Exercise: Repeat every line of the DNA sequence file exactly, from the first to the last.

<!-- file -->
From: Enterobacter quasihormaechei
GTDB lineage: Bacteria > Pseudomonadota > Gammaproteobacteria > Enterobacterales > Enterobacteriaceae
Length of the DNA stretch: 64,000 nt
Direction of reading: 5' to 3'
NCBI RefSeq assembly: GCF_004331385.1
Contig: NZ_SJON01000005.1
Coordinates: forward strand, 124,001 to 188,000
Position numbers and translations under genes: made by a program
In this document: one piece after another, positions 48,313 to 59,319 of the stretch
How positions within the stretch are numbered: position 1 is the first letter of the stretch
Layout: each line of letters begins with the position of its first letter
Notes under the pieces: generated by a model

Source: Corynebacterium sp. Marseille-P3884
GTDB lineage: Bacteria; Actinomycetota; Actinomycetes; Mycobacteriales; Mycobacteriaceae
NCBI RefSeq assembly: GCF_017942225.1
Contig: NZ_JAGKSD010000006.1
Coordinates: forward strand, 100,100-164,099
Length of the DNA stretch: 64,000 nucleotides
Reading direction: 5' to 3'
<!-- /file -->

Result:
From: Enterobacter quasihormaechei
GTDB lineage: Bacteria > Pseudomonadota > Gammaproteobacteria > Enterobacterales > Enterobacteriaceae
Length of the DNA stretch: 64,000 nt
Direction of reading: 5' to 3'
NCBI RefSeq assembly: GCF_004331385.1
Contig: NZ_SJON01000005.1
Coordinates: forward strand, 124,001 to 188,000
Position numbers and translations under genes: made by a program
In this document: one piece after another, positions 48,313 to 59,319 of the stretch
How positions within the stretch are numbered: position 1 is the first letter of the stretch
Layout: each line of letters begins with the position of its first letter
Notes under the pieces: generated by a model

Source: Corynebacterium sp. Marseille-P3884
GTDB lineage: Bacteria; Actinomycetota; Actinomycetes; Mycobacteriales; Mycobacteriaceae
NCBI RefSeq assembly: GCF_017942225.1
Contig: NZ_JAGKSD010000006.1
Coordinates: forward strand, 100,100-164,099
Length of the DNA stretch: 64,000 nucleotides
Reading direction: 5' to 3'